Can you remember being six years old? It’s a bit difficult to recall! Where would you have been at six years old without your parents? I remember that my parents were my heroes. Two invincible pillars whose hugs could cure any ailment and chase away any fear.
I couldn’t imagine living without them. But for little Cinthia from the Manasseh Kinship in Kenya, she didn’t have a choice.
Cinthia lost her parents, her pillars, before the age of six. Both of her parents died of HIV/AIDS, and she was alone and sick.
In many cases when someone from the community brings a vulnerable child to a Kinship Home, the child is in bad shape. When Pastor Martin, the pastor at Manasseh Kinship, began caring for Cinthia, people warned him that the little girl wouldn’t live long. But Pastor Martin refused to be discouraged. Like you wouldn’t give up on your own child, he wouldn’t give up on Cinthia.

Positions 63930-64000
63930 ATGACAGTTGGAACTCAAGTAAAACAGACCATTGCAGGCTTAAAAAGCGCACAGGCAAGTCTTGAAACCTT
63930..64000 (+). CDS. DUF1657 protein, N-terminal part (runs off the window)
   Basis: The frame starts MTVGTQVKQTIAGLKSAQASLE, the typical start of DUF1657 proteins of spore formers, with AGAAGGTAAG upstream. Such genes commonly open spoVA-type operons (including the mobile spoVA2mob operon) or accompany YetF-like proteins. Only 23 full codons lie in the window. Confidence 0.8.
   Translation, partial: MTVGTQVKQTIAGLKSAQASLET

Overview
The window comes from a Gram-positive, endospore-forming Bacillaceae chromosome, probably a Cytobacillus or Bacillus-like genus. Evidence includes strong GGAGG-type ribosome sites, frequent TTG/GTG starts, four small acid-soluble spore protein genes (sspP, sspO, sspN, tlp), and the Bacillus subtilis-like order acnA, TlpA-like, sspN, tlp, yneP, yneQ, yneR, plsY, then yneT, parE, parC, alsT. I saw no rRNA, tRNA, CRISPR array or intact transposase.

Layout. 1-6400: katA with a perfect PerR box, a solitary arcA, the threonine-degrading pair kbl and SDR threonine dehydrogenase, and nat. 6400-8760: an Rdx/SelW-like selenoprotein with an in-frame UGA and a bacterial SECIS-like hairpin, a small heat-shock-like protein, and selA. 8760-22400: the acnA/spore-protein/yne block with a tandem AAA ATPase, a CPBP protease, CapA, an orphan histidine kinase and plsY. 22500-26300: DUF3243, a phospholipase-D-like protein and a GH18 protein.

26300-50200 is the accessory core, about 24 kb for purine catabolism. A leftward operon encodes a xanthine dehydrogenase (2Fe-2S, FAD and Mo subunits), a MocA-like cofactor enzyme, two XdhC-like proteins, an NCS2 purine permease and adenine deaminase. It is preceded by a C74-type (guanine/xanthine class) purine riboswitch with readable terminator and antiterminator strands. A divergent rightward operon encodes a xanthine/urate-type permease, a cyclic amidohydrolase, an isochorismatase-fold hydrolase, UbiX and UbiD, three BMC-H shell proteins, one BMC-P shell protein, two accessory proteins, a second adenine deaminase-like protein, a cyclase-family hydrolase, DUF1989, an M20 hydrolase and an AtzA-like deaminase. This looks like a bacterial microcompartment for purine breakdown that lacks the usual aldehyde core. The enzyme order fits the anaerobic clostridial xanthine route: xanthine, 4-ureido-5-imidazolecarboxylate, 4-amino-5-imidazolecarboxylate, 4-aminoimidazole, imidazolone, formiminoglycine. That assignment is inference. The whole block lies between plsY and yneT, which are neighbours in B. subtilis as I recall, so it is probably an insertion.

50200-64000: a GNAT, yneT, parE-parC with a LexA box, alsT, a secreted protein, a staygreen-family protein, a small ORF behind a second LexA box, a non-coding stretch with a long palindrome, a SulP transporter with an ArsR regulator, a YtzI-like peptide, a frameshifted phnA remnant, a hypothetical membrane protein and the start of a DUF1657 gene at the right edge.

Because of amazing contributors who support the Manasseh Kinship, Pastor Martin can take care of children in the most desperate of situations, like Cinthia. And guess what? This little girl made it to her sixth birthday because of this support, and she’s flourishing!
She’s in good health now, but Cinthia still needs monthly checkups at the local clinic. Unlike most little girls her age, she has to take antiretroviral (ARV) drugs, a common treatment for HIV. According to the World Health Organization, ARVs are used during antiretroviral therapy (ART) to “maximally suppress the HIV virus and stop the progression of HIV disease.” The number of AIDS-related deaths has decreased worldwide after a push to get this treatment to some of the most affected countries, with Kenya being one of them.
Now Cinthia, the little girl who wasn’t even supposed to survive, has just been celebrated by the entire hospital as the child who has most improved her health.
Thank you for your incredible dedication to children like Cinthia. She couldn't have made it without you. Please pray for her continued good health and for all children like her fighting their own battle with HIV/AIDS.